Canada’s housing market: CMHC says Toronto moved to high vulnerability

Jessy Bains
·2-min read
The Canada Housing Mortgage Corporation (CMHC) logo is pictured in Toronto, Ontario, Canada, July 17, 2018. Picture taken July 17, 2018. REUTERS/Carlo Allegri
The Canada Mortgage and Housing Corporation says a number of Canadian housing markets are vulnerable (Reuters)

Despite soaring prices in many parts of the country, Canada Mortgage and Housing Corporation (CMHC) is maintaining its rating of a moderate degree of overall vulnerability.

But it does see signs of the housing market overheating at the national level.

“The impacts of the ongoing pandemic continued to influence Canada’s housing markets in the fourth quarter of 2020,” said CMHC chief economist Bob Dugan.

“Strong housing market activity and price appreciation contributed to the emergence of new imbalances in some markets, or contributed to the worsening of existing imbalances in already vulnerable markets.”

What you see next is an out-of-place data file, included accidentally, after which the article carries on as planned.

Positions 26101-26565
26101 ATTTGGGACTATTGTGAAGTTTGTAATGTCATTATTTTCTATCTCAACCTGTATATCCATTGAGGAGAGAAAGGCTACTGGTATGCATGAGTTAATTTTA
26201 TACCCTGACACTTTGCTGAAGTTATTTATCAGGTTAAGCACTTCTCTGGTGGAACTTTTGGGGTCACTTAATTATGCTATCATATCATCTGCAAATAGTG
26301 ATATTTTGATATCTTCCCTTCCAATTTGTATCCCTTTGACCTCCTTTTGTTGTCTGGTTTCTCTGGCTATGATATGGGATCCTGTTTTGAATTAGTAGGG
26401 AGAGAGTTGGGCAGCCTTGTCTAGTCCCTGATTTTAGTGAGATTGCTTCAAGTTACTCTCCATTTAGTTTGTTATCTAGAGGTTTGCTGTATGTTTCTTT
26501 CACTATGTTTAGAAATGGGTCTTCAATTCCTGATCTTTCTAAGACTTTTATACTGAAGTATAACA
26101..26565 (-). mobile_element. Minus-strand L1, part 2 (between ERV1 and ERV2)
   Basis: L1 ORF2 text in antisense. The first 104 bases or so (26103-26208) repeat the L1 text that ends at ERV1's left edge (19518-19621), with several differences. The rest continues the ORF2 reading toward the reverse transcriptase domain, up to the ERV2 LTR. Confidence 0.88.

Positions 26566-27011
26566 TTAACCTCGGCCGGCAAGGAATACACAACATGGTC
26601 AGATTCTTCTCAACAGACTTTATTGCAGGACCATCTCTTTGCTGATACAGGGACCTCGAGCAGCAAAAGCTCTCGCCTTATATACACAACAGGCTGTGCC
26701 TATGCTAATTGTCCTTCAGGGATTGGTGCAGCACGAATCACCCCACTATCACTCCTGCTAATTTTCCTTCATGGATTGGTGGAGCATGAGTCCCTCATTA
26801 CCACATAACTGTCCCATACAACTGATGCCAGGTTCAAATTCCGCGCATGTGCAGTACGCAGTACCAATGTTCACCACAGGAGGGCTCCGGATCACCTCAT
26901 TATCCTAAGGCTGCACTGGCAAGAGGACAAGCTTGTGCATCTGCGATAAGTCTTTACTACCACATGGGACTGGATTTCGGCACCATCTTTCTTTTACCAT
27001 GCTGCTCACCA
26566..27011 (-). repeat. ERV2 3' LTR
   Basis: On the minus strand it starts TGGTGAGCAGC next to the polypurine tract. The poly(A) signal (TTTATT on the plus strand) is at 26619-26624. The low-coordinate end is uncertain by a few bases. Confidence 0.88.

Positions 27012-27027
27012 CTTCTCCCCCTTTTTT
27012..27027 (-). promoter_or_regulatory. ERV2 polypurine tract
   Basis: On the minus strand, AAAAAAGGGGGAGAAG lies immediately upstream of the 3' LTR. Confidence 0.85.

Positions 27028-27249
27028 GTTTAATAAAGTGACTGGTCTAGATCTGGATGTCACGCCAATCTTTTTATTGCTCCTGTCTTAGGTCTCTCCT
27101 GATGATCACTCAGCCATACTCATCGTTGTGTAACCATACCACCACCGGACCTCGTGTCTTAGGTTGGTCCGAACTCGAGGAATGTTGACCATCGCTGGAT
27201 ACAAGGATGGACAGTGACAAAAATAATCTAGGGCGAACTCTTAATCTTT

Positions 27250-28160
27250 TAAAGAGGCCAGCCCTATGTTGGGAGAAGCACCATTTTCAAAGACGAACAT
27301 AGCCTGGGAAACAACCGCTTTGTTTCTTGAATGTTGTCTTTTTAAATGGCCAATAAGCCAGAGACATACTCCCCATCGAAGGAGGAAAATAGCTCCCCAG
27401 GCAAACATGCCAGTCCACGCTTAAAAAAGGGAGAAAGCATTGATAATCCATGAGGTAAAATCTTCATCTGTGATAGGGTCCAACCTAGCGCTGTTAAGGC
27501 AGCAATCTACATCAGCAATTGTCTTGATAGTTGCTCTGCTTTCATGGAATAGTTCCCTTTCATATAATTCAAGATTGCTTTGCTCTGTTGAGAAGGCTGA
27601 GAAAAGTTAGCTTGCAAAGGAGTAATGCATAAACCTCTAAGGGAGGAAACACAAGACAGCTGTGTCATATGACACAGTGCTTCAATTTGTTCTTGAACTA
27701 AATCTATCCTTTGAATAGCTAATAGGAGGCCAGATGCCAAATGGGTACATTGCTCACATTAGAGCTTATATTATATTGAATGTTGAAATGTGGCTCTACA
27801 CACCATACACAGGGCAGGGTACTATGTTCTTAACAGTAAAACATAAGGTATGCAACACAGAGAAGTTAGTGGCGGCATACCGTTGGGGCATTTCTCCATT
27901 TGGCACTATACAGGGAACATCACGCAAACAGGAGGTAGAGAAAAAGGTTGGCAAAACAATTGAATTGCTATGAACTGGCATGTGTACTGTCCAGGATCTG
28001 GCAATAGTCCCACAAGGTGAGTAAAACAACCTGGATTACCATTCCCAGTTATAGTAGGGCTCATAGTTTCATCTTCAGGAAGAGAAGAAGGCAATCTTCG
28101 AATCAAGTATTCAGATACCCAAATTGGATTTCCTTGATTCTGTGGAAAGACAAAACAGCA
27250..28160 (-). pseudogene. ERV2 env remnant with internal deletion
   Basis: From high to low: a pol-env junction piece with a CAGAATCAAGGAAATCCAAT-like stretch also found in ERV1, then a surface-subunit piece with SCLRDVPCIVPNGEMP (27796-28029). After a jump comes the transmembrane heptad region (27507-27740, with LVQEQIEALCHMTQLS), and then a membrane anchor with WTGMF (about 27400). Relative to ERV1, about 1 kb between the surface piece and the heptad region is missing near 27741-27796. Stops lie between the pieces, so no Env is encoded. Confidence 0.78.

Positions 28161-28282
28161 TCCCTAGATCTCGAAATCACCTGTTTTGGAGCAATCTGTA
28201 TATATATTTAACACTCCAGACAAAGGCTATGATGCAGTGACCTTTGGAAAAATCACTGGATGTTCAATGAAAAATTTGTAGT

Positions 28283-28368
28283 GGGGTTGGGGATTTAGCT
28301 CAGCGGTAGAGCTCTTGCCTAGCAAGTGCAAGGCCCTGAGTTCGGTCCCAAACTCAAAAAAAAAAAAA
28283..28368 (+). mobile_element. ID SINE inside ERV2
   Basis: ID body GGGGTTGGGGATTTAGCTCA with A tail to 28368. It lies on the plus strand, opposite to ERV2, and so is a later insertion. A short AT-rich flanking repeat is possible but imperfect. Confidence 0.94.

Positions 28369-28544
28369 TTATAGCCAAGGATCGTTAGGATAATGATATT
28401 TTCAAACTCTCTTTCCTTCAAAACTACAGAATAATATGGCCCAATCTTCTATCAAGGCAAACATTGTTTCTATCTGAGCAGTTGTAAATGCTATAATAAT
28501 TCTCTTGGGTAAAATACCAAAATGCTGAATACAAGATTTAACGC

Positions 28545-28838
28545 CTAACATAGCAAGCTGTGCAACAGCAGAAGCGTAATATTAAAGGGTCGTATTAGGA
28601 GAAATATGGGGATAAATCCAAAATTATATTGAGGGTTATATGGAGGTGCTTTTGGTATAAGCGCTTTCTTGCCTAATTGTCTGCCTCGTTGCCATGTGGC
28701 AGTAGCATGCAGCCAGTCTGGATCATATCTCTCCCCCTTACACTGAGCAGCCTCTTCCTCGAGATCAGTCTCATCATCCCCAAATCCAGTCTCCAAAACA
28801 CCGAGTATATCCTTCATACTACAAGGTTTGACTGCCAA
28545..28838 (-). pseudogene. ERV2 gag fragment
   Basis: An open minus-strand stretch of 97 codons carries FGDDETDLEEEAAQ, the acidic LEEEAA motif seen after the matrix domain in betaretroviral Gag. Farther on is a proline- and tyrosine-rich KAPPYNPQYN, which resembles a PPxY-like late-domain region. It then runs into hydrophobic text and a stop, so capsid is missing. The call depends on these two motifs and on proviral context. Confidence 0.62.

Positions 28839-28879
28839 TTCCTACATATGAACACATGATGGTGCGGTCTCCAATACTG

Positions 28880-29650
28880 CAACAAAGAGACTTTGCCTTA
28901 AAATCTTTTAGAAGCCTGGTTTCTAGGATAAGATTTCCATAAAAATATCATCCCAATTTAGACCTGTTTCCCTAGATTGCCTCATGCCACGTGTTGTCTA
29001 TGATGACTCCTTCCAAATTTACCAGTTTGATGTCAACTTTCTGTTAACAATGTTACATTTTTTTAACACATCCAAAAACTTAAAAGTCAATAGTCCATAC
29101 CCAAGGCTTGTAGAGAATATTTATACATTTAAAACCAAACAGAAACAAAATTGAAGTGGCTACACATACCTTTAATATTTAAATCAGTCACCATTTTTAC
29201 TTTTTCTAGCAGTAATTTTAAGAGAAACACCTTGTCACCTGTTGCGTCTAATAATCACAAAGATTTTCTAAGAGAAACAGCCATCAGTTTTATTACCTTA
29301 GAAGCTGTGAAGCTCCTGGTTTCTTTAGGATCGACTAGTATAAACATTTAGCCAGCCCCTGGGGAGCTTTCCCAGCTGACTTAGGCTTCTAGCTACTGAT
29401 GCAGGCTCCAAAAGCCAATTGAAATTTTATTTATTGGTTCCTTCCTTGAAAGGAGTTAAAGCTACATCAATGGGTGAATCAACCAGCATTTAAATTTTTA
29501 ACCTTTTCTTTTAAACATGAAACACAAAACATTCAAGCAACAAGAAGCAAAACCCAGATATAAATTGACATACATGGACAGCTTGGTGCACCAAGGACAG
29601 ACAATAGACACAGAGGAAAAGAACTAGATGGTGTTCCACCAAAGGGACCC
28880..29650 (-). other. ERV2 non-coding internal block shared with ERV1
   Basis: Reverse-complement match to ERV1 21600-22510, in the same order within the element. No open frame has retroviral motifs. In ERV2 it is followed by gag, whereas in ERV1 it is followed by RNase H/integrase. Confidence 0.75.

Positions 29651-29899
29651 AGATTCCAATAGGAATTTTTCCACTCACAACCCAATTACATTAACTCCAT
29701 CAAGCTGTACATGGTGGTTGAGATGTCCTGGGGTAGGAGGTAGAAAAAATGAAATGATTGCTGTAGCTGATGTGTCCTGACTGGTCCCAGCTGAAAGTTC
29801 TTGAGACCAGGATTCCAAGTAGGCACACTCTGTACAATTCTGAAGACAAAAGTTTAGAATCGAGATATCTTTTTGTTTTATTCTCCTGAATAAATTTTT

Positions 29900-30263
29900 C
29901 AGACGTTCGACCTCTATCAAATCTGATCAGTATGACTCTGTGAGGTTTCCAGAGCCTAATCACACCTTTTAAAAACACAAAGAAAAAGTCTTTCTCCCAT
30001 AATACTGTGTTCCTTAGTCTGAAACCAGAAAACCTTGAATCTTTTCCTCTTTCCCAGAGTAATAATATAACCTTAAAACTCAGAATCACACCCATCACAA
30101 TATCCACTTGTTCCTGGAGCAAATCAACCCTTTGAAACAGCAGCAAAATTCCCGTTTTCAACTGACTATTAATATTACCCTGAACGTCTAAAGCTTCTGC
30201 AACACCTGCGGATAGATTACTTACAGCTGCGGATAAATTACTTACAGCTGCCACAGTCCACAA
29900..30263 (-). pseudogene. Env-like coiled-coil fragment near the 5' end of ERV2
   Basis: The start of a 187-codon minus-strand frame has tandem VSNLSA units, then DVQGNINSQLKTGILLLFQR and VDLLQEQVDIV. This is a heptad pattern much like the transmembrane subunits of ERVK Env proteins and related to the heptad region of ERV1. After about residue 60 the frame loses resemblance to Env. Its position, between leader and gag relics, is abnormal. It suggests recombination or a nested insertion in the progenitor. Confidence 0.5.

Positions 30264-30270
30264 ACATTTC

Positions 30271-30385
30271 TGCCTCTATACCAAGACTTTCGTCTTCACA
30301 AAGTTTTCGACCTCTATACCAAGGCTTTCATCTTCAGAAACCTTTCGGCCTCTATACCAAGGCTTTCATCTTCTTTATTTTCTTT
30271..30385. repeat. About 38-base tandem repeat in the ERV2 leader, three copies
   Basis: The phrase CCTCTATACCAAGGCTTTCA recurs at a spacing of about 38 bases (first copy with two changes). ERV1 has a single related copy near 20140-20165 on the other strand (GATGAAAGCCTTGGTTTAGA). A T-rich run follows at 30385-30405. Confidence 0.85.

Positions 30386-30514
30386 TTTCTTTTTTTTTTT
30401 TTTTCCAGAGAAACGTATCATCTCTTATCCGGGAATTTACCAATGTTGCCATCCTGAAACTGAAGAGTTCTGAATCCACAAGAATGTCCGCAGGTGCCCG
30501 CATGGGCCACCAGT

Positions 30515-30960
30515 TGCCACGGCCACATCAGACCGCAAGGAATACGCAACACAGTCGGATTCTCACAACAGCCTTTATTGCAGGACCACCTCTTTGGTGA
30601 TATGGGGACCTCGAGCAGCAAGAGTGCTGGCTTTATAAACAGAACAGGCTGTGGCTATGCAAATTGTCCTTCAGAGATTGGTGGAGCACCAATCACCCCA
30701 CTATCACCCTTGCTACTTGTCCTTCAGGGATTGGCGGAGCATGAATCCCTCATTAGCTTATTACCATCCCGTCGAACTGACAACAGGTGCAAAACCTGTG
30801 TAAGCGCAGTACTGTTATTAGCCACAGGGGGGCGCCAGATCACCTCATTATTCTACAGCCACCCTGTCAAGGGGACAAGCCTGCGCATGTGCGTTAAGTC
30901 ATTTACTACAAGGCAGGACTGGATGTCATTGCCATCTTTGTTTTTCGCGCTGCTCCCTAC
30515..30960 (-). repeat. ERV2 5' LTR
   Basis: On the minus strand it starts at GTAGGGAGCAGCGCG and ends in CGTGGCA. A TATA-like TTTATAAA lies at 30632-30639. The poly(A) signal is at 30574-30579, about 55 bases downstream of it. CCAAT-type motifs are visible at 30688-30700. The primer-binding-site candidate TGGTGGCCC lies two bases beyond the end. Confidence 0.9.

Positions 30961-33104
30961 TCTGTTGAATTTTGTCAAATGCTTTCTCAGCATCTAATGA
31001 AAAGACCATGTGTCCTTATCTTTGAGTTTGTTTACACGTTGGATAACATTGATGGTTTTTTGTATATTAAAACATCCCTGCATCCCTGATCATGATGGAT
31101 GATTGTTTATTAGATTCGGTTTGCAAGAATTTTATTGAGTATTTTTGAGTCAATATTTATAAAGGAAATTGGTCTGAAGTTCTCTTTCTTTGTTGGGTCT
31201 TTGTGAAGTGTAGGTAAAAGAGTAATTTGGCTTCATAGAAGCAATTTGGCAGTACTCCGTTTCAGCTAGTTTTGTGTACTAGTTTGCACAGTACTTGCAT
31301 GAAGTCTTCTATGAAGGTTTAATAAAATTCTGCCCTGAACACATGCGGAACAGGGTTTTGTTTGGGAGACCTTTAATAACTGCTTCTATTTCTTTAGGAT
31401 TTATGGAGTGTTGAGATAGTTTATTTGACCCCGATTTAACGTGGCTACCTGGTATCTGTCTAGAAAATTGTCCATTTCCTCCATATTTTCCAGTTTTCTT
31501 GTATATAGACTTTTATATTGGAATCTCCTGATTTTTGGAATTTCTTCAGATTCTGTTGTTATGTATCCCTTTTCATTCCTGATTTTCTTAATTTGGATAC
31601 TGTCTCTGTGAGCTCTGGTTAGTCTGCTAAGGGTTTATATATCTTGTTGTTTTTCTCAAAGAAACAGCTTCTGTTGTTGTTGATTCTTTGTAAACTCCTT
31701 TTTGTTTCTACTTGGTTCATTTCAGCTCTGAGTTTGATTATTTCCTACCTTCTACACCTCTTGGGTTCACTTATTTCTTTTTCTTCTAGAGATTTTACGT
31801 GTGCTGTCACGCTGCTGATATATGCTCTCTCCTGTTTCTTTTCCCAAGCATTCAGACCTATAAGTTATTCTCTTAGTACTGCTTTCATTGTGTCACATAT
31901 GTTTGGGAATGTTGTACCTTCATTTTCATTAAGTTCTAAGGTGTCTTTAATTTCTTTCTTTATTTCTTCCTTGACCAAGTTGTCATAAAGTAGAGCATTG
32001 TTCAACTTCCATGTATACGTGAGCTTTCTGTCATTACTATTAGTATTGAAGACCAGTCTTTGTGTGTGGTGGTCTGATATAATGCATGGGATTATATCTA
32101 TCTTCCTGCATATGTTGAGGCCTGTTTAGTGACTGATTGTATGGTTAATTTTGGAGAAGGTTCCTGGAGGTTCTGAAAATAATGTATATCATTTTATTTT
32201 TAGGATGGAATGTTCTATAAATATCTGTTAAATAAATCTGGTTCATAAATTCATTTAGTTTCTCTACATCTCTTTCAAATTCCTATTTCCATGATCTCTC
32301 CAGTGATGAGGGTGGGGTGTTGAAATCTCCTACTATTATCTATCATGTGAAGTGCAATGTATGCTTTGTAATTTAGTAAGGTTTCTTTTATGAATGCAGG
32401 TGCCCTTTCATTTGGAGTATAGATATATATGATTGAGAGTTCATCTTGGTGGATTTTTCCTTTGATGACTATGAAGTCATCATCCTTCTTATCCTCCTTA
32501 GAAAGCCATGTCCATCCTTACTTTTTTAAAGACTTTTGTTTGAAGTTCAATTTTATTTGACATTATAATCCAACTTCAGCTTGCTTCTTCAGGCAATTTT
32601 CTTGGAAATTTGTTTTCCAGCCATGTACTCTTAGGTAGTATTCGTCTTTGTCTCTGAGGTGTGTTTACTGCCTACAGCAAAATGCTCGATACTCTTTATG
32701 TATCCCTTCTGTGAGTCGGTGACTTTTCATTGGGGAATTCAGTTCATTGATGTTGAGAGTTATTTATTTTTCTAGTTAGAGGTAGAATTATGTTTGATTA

The Greater Toronto Area’s (GTA) overall vulnerability rating is being moved from moderate to high, because of signs of excess inventory tied to higher rental unit vacancies in the first quarter. Despite Toronto’s downgrade, CMCH isn’t saying that market is overheated.

“In Q4 2020, evidence of overheating in the Greater Toronto Area (GTA) housing market remained low as the sales-to-new listings ratio (SNLR) was 64.1 per cent, below the critical threshold set to signal overheating,” said CMHC senior specialist Dana Senagama.

“Despite more stringent lockdowns, housing market activity remained strong, fuelled by pent-up demand from earlier in the year, higher household savings, and low borrowing rates.”

Even though detached home prices are up around 30 per cent in some areas, CMCH says it doesn’t see overvaluation either.

“The pandemic resulted in job losses in lower-paying services-producing industries, while other higher-paying industries were left relatively intact,” said Senagama.

“Therefore, while observed real house prices increased relative to the previous quarter, their level was below that of prices supported by economic and demographic fundamentals such as income and population growth.”

Ottawa and Halifax also moved from moderate to high overall vulnerability. CMHC says it now sees moderate overvaluation in the nation’s capital.

Hamilton and Moncton remain highly vulnerable since those markets haven’t cooled. Edmonton and Calgary went from low to moderate.

Montreal and Vancouver’s overall vulnerability remains moderate.

Jessy Bains is a senior reporter at Yahoo Finance Canada. Follow him on Twitter @jessysbains.

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